The authority to adjudicate upon a revision is usually conferred upon a superior court so that it can ensure a certain suit has been decreed adequately as per law. In Bell & Co. Ltd. v. Waman Hemraj, the Court observed that the object of Section 25 of the Provincial Small Cause Courts Act is to facilitate the High Court’s duty of preventing any injustice and ensuring that a decision is rendered according to law.
The words “according to law” under Section 35 calls attention to the entire judgment and not to the erroneous aspects of law or fact. Hence, this provision is framed to bestow powers larger than that of merely addressing the error of jurisdiction to which Section 115 of the Code is confined. However, its opening phrase states that the High Court may request to see the case record to ensure that the judgment is “according to law”. Naturally, if deemed necessary, there should be a rehearing as a remedy but the Act doesn’t allow any further appeal.
In the case of S.Muthu Narayanan V. Paulraj Naicker, the revision appeal was dispelled and the judgment given earlier was affirmed as the revision petitioner didn’t have a right to challenge the extent to which the decree can be executed.
In Major S.S Khanna v. Brig F.J Dillon, the Court stated that Section 115 comprises the grounds on which the High Court’s jurisdiction arises and the circumstances in which an appeal cannot lie to the High court.
Unlike Section 115 of the Code, this provision does not specify the suits in which the Court can interfere through revision.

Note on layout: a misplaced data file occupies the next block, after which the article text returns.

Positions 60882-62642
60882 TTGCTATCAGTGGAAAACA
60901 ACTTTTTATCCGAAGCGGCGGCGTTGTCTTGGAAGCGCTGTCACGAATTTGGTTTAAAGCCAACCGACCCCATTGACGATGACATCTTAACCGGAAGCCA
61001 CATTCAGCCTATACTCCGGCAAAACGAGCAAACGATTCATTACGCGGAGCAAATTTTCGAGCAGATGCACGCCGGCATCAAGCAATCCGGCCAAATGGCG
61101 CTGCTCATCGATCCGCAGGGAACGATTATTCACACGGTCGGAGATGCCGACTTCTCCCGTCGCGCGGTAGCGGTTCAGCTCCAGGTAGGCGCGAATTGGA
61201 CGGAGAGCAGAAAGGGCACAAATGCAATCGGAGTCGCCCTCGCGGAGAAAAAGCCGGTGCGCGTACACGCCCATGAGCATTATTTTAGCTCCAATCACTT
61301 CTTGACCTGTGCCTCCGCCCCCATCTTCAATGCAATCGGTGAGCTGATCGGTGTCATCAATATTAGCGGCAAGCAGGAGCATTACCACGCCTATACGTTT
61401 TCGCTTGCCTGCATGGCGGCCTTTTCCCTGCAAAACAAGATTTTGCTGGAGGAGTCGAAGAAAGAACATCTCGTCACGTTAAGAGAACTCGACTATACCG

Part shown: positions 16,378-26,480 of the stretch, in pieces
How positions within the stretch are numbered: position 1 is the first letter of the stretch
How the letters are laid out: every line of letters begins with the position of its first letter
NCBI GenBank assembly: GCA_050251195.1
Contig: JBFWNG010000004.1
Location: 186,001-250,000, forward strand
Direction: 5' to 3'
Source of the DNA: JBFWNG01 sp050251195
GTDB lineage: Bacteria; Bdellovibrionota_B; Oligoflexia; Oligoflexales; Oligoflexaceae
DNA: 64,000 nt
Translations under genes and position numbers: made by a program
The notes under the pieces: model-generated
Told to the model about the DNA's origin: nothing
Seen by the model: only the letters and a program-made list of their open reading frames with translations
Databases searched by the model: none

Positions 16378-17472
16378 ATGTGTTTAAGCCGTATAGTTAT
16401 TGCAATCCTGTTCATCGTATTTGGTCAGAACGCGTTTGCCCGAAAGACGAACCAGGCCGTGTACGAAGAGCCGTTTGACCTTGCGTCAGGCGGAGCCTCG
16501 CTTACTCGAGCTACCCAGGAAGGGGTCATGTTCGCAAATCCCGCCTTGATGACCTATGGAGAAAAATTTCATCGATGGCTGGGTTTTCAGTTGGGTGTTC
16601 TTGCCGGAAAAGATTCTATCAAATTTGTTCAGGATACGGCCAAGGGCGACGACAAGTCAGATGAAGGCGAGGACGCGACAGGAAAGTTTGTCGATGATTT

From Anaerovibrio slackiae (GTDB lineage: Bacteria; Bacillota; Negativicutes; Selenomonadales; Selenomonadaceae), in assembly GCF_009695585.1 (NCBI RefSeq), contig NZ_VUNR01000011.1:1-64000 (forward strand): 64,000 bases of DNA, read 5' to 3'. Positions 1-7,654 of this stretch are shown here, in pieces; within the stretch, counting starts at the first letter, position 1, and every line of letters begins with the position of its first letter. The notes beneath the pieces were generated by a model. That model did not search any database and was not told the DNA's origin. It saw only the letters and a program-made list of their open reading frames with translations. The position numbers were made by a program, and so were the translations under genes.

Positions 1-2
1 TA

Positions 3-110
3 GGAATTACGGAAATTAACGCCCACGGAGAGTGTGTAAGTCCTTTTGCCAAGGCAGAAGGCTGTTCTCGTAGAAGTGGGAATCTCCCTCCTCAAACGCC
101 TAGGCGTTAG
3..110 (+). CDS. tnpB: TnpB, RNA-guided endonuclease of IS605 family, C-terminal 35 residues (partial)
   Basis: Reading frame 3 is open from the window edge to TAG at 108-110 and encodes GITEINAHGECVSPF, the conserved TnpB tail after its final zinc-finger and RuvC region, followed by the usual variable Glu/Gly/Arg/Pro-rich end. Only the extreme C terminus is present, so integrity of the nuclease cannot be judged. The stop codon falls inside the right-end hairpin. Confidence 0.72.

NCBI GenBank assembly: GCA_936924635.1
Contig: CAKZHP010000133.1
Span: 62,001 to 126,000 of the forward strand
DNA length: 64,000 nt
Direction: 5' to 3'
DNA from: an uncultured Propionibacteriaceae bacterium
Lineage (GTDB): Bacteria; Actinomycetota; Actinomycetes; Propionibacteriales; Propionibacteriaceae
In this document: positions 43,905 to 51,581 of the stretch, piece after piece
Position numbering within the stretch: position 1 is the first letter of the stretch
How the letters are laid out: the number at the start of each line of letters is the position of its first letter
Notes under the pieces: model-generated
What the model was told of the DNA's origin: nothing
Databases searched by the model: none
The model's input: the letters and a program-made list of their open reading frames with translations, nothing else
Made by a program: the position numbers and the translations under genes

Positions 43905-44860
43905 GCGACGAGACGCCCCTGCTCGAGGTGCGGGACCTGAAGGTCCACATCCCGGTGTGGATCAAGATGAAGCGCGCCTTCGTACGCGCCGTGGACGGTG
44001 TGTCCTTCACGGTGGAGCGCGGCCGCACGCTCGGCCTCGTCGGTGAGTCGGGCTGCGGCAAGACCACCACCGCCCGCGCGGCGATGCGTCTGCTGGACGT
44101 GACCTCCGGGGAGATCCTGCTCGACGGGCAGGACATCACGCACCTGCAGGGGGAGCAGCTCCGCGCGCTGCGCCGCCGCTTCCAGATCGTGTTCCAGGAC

In Pandurang Ramchandra Manddlik v. Maruti Ramchandra Ghatge, the Court held that a faulty decision made by a subordinate court based on a question of law is not related to the questions of that court’s jurisdiction and cannot be righted by the High court under Section 115 of the Code.
In my opinion, while framing an exhaustive enumeration of all such cases is not necessary, by the manner of mere discretion the Court ought to have the power to interfere in cases such as those wherein the order didn’t have jurisdiction; wherein a judgment was determined by faulty evidence; wherein a party was not given a chance of being heard; where the burden of proof was incorrectly placed, etc.
Through the Amendment Act of 1976, an insertion of the phrase “case decided” was made to Section 115 of the Code, which when said with regard to any order made, suit or proceeding, does away with any question of jurisdiction.
The decree given by the Court is always final unless the party who is affected by it is able to show cause regarding its inapplicability. This rule known as Decree Nisi, must be mandated through stringent inspection. The subordinate court’s record must not be sought unless a stay on the same is granted. Efforts ought to be put in to dispel the revision within a quarter-year of granting a stay.
The High Court’s authority of revision must be exercised when the proceedings are carried out insufficiently in order to correct injustices and uplift the rule of law. This ensures the existence of a remedy to the aggrieved party. Through this power, the High Court revises a case with the intention to correct the subordinate court’s jurisdictional errors.